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Here is an interesting interview with another Catholic poet, Fanny Howe:Eve Grubin: You were raised in an unreligious protestant family, but as an adult you converted to Catholicism. How have you integrated your non-religious upbringing and current secular literary life with your religious observance and passion?Fanny Howe: If you have grown up in a secular world you can't ever really leave that point of view behind. I always say that I am (instead of a Roman Catholic) an atheist Catholic. I am half an atheist; I am at home, so to speak, in a secular intellectual environment.EG: Your first poem in your book, Gone, ends with the line: "my face shining up I lost faith but once." I have read that line so many times. It's like a mathematical equation.FH: Yes, it is a mathematical equation.EG: I lost faith but once equals once I had faith. The point is, if you have faith, even just once, that is very powerful. FH: Exactly. I had this artist friend, Italo Scanga, who said that he was happy for five minutes once in his life on a train in Italy with his mother during the war. He remembered happiness down to a matter of specific moments. Happiness in this case can be equated with God. EG: All it takes is once.FH: It explodes the sequence in some astonishing way.EG: And then you are always trying to get back to that.FH: Each religion has methods that are supposed to help you live with the abandonment of that experience or to help you get back to that experience. So it's either a going towards or a returning; as in so much desire for good, there is no fixed direction.EG: Didn't Simone Weil say that an atheist is more religious or is closer to God than most people who call themselves "religious"? Is it because doubt ironically intensifies religious feeling? In your poem, "They Are, They Must" (see page xxx) you write that, "Money has always / Been huge and out of sight like God / Who does not exist but is." Those lines seem to capture the simultaneous faith and non-belief you hold at the same time. And the money reference seems slightly playfully blasphemous. FH: Weil meant that those who describe God with attributes and emotional responses to each person are transgressing against the unknowability of God. Atheists have enough sensitivity to leave God alone. In this sense, I know that I am half atheist, and if I didn't know it, I would be blind. Half of me every day wakes up and feels alien, alienated on a dangerous planet. As for money, it has developed many of the attributes of the named God. It has replaced God. Penance, purgatory, these can be metaphors for cash payments.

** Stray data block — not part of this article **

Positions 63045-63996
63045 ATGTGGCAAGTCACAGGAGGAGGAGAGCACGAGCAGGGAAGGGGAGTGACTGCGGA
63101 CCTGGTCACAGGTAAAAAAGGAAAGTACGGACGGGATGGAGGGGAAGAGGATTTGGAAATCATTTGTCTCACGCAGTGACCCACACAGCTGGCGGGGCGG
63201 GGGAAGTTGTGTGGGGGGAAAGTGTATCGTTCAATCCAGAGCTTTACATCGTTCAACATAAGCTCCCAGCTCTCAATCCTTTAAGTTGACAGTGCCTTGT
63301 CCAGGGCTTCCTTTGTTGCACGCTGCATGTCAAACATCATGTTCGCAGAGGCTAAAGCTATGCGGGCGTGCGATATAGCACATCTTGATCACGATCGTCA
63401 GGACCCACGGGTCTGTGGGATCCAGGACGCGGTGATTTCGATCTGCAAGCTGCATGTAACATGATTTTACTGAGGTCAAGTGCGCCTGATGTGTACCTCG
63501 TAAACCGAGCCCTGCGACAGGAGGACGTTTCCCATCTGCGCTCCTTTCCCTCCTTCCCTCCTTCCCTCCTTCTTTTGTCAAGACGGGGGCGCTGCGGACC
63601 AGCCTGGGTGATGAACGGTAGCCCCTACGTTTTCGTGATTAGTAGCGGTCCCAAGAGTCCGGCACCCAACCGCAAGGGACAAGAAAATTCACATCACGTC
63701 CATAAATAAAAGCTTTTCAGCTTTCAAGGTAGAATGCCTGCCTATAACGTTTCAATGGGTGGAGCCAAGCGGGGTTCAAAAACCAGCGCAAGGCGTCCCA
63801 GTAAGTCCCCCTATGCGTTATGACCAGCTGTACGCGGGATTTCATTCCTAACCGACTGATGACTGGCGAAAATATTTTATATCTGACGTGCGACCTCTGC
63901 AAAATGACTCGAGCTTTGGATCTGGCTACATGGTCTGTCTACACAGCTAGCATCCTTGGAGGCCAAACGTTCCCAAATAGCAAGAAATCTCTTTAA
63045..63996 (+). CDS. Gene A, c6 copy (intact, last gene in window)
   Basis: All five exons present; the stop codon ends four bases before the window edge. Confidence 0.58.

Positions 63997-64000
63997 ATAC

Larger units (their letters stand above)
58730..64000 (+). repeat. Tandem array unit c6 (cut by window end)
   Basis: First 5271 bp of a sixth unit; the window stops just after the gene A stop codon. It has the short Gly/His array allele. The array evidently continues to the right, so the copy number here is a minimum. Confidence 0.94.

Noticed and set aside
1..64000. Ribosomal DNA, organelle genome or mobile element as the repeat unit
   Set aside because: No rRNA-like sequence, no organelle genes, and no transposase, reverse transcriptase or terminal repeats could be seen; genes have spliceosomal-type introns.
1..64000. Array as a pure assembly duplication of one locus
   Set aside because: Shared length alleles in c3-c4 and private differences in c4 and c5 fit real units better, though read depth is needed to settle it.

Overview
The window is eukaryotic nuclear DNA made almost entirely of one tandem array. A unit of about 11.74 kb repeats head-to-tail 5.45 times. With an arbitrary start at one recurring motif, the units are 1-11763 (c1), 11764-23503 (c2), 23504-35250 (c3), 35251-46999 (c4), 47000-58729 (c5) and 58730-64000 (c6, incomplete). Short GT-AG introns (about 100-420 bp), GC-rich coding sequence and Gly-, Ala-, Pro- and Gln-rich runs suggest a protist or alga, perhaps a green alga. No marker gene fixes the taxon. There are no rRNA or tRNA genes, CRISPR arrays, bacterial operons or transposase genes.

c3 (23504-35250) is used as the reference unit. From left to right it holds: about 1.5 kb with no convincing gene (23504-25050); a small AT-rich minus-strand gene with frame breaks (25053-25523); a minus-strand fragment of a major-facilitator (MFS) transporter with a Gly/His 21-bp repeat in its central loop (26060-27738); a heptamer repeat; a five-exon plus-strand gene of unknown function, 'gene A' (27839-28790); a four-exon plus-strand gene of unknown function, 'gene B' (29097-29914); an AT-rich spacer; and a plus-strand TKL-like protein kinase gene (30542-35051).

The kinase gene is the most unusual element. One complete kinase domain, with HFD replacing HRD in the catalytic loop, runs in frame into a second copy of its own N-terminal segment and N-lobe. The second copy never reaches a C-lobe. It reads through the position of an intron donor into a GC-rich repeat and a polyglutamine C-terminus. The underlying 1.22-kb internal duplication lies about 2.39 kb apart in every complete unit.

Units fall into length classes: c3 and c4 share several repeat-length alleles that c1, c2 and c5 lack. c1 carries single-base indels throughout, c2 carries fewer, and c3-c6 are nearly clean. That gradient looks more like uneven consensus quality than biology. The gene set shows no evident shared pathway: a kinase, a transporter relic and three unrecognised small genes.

I like the way this poem uses the image of spaciousness.